Theory & Practice of Intellectual Freedom in Libraries


This course begins by looking at various theories of free speech and intellectual freedom from a philosophical perspective (e.g., John Stuart Mill, John Rawls, Joel Feinberg, Stanley Fish, Cass Sunstein, etc.). It considers the historical development of the legal right to free speech and intellectual freedom in the United States and Canada, with an emphasis on the different legal traditions and precedents that frame discussion of these topics. Attention is paid to some of the reasons for the exceptionalism of First Amendment free-speech rights in the United States compared to international practice in such countries as Germany, France, and South Africa.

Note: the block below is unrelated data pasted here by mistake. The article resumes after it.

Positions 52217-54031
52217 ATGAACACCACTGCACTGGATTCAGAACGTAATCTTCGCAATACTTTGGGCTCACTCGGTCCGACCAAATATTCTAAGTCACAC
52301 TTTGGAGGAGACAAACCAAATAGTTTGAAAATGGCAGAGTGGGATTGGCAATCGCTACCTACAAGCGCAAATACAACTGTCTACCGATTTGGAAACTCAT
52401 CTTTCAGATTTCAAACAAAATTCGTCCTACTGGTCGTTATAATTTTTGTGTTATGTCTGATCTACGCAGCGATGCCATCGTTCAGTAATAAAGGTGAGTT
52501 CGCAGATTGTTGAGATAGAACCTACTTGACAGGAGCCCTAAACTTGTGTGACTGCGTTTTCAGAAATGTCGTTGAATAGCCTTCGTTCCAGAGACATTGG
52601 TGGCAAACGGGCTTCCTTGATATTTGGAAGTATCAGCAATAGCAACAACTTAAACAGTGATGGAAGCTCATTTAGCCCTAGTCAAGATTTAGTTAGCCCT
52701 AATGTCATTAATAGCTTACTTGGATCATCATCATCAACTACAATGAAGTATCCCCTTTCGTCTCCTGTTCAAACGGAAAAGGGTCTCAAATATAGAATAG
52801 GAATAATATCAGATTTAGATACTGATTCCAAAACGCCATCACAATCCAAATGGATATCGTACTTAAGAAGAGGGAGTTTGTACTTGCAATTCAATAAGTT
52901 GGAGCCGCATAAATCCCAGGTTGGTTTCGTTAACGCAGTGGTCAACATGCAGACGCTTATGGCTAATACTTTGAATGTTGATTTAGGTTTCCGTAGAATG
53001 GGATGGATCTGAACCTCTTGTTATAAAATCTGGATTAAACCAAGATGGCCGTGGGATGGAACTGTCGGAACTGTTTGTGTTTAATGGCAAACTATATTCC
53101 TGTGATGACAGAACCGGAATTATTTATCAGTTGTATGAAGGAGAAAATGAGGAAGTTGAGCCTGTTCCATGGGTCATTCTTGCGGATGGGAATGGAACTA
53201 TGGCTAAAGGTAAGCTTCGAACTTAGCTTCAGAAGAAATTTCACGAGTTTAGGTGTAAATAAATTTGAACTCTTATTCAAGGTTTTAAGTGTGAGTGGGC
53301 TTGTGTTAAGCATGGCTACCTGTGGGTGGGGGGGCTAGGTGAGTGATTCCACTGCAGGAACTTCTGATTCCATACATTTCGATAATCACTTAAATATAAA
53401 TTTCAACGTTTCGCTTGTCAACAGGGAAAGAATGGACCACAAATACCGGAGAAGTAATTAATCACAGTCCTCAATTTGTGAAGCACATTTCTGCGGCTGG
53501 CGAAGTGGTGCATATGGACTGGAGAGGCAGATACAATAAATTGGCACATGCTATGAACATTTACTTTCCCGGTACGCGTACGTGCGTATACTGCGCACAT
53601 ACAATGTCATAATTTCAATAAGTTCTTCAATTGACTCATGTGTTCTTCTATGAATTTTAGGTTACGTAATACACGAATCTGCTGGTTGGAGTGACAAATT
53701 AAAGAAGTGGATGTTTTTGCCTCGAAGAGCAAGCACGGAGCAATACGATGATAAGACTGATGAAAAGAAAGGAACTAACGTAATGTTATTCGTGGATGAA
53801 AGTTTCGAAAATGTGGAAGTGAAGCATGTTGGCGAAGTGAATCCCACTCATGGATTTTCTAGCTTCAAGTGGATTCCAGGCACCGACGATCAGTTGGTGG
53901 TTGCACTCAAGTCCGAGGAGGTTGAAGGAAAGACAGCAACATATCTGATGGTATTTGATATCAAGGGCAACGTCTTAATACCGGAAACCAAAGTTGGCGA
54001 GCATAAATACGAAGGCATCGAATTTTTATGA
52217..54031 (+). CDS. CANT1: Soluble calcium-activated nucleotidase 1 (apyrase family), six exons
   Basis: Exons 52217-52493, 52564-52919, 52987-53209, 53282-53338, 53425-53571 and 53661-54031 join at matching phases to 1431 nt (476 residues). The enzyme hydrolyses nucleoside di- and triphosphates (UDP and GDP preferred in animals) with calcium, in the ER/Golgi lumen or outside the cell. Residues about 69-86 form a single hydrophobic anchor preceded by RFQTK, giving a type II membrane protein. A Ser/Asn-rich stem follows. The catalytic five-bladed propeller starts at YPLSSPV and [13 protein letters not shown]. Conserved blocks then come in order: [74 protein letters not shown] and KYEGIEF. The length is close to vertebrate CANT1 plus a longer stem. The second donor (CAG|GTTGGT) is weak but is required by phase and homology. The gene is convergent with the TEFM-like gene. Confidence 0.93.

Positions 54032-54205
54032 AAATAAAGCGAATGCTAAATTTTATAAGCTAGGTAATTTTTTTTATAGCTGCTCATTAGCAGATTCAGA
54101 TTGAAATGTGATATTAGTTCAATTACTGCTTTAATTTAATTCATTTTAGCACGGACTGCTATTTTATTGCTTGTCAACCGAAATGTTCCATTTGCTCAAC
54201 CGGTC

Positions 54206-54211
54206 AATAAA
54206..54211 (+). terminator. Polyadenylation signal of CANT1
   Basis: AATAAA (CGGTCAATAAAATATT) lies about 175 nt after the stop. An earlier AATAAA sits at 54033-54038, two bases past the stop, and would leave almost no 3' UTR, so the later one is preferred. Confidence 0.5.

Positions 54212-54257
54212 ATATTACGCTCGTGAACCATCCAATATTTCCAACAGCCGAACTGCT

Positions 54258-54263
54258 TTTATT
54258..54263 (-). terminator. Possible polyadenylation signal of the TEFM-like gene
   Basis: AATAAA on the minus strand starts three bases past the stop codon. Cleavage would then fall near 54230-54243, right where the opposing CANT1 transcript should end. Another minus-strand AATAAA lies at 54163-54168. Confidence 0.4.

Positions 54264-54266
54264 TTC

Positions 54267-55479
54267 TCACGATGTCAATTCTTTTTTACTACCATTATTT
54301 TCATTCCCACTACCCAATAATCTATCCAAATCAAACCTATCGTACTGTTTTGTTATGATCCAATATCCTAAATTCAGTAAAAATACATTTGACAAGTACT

The second half of the course explores the application of intellectual freedom to libraries, focusing on the nature of censorship challenges, including, but not limited to, such thorny issues as hate speech, pornography, and intelligent design.